Natural Essays

The price of chicken feed and other anecdotes

By Richard Phelps
Posted 7/9/20

Recently, I bought some baby chicks. They came in the mail.

This time they were delivered right to the front door. They came in a cardboard box about the size of two cowboy boot boxes stapled …

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Natural Essays

The price of chicken feed and other anecdotes

Posted

Recently, I bought some baby chicks. They came in the mail.

This time they were delivered right to the front door. They came in a cardboard box about the size of two cowboy boot boxes stapled together. It’s odd that I would think of that, as I have never bought a cowboy boot in my life, nor would I ever. The box had air holes, as required by the necessity of the cargo. You could hear them in the box. Little peeps. Tightly packed to keep them from banging around. No square corners, no kidding.

I was expecting them, but, not ready. Often the case. Such a last minute guy. Like what Ben Franklyn once said, “Why do it today when you might not have to do it tomorrow?” I mean what if we were hit with a falling SpaceLab? All that wasted effort.

So, flashing through the Covid infested space of Orange County, I ran up to Sohn’s Appliance Center (founded in 1907) in downtown Walden and was given a big, heavy, empty cardboard appliance container. I put the new brown cardboard coop in the woodshed. (Still no wood in the woodshed, but I have time!) And got an oversized window screen to cover the top of the penthouse. I washed the waterer and feeder in the utility sink and put down fresh shavings in the bottom of the box and hung a heat lamp. Even in the middle of summer, day-old chicks need heat. The orphans have no mother to huddle.

As I transferred the little guys from their shipping box to their big new home, I tried to count them. Supposed to be 55. I think I counted 57. Maybe they threw in a few roosters? Another time I counted 58. Ever try counting living, moving things the size of Super Balls? As I moved them, I dipped each beak in the dish of water to teach them what water is and where to drink and they took a formative swallow and that is the big first step. It’s important to touch the birds and be near them as this is the beginning of a long relationship and they are easier to manage if they trust you and come to you. Plus, in the Trump Era, who doesn’t like to be loved?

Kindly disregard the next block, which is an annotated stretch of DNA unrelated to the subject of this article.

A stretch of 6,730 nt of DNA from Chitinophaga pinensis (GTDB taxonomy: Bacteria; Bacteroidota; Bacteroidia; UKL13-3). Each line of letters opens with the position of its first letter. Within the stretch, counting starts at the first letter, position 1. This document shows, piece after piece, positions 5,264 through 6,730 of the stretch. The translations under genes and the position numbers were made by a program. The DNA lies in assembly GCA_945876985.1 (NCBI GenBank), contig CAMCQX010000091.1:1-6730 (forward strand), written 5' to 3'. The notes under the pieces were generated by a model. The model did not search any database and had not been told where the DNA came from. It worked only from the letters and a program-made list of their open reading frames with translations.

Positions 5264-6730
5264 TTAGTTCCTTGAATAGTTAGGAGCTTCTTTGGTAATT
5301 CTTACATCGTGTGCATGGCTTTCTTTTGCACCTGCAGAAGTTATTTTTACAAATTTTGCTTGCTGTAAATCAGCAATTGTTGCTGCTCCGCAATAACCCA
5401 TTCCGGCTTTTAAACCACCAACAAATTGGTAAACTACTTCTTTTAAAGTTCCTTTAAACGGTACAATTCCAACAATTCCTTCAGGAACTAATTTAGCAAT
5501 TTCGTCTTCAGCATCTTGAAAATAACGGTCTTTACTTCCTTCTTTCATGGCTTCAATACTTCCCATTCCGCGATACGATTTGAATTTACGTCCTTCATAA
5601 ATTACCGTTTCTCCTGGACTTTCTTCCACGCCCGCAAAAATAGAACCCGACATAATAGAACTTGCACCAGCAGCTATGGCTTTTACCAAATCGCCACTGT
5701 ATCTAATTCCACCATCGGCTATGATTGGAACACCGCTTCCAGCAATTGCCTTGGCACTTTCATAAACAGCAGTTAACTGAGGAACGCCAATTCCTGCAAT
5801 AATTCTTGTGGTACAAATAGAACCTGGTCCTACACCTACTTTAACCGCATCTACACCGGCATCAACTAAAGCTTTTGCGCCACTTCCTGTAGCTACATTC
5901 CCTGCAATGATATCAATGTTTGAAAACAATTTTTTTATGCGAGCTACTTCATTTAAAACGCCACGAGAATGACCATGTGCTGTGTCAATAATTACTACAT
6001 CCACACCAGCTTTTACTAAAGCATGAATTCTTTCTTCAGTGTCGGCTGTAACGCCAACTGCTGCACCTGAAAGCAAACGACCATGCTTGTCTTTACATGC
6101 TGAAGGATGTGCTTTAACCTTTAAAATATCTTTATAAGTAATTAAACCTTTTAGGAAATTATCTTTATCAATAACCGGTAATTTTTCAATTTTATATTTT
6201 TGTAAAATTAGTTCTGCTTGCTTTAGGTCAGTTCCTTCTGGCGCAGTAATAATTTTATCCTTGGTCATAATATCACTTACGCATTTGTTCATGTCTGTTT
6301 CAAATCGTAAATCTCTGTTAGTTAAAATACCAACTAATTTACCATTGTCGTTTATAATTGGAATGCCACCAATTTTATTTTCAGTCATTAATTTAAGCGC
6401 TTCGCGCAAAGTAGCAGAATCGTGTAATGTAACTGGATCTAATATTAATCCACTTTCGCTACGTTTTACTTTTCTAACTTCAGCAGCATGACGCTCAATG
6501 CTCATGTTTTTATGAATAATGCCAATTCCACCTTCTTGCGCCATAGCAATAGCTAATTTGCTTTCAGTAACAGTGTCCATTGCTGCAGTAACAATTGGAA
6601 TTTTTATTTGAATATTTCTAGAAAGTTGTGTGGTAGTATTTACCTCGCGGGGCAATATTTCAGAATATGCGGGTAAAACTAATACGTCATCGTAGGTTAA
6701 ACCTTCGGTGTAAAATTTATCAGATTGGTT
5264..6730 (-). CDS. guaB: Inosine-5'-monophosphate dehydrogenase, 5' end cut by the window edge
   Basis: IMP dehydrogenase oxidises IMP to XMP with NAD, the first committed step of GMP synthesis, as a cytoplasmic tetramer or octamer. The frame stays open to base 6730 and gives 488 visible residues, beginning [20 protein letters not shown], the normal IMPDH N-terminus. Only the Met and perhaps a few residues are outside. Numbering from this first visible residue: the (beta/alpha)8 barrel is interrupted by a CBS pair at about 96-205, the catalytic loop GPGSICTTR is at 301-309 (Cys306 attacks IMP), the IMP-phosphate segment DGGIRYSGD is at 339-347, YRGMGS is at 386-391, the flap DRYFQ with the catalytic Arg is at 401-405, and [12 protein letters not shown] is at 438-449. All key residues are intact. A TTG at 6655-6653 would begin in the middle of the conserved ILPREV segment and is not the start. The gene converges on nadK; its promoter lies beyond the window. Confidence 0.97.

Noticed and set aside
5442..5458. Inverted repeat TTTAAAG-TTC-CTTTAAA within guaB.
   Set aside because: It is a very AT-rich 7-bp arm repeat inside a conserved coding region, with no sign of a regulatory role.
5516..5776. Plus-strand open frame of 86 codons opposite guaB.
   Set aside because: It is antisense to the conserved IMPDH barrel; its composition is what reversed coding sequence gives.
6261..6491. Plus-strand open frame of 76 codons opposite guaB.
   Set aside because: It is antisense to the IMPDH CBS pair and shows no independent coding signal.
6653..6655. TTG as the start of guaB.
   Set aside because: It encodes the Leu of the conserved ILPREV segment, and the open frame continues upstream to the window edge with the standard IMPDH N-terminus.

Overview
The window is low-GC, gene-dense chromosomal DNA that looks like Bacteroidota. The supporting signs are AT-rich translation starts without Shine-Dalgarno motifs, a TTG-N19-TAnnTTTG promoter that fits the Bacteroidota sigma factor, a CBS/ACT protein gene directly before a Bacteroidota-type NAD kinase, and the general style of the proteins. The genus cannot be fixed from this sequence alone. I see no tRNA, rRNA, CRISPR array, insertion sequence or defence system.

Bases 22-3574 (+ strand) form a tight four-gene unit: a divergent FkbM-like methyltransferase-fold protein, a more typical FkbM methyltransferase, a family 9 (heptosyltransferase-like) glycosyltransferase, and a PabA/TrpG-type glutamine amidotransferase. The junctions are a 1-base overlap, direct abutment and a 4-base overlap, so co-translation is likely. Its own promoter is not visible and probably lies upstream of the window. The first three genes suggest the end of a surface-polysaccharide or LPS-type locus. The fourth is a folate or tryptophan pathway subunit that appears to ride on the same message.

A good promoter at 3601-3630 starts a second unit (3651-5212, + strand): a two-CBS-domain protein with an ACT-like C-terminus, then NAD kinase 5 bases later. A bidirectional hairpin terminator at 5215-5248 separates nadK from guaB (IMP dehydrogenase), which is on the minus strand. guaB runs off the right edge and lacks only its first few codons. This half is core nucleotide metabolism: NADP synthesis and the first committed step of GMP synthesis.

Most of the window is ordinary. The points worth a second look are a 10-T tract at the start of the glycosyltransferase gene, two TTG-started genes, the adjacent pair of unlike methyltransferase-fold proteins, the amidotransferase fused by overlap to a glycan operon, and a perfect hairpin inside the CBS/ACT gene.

When the daytime temps reached 90 degrees, I turned off the heat lamp, but during the nights it was in the 60’s so the lamp was on all night and the red glow came through the windows into the living room. Maybe it helped keep away the bears, the raccoons, the weasels, the Fischer, the bobcat, the mink, the owls – man, what doesn’t like to eat chicken? Right? The outside world of carnivores has yet to turn vegetarian.

Even with the big box, the chicks were immediately over-crowded, but they showed no signs of stress and needed each other for their warmth and comfort. I gained time to build a small brooder-house with an encaged, outside run. I found a couple oversized pallets along the road and brought them home, and screwed down some plywood and tacked this to that and in a couple days I had a brood house within reach of electricity, if needed. Each week the optimal temperature for a chick drops ten degrees, so now we are down to 70 degrees F, and so a heat lamp is no longer required, given the birds have some feathers and can actually fly!

I tried counting them again when I moved them to their new home and got 58. Buggers.

The exit to the outside world is an arched hole cut in the plywood wall about the size of a full-grown chicken and covered with a board that slides up and down like a guillotine. I tied it up, open, and watched to see what would happen. Inside the coop, I had screwed some tomato stakes to make ramps and perches for the young birds. I wondered, which would they do first, go outside, or climb and jump/fly up onto the perches? Turns out chicks like to go UP more than OUT, at least as their initial “crawling” activity. Interesting. 7,000 years ago chickens were a jungle bird in Southeast Asia and have retained the instinctual knowledge, while being poor fliers, that UP -- especially at night -- is safer.

The price of chicken feed is also UP. Up about 10% since that last time I bought. But the price of organically grown chicken feed, the stuff without the glyphosate, herbicides, pesticides and neonicotinoids, costs the farmer, or hobbyist, 30 to 40% more than the commonly available food. This is not a sustainable, healthful system. I got my girls outside eating clover blossoms and bugs as soon as I could.

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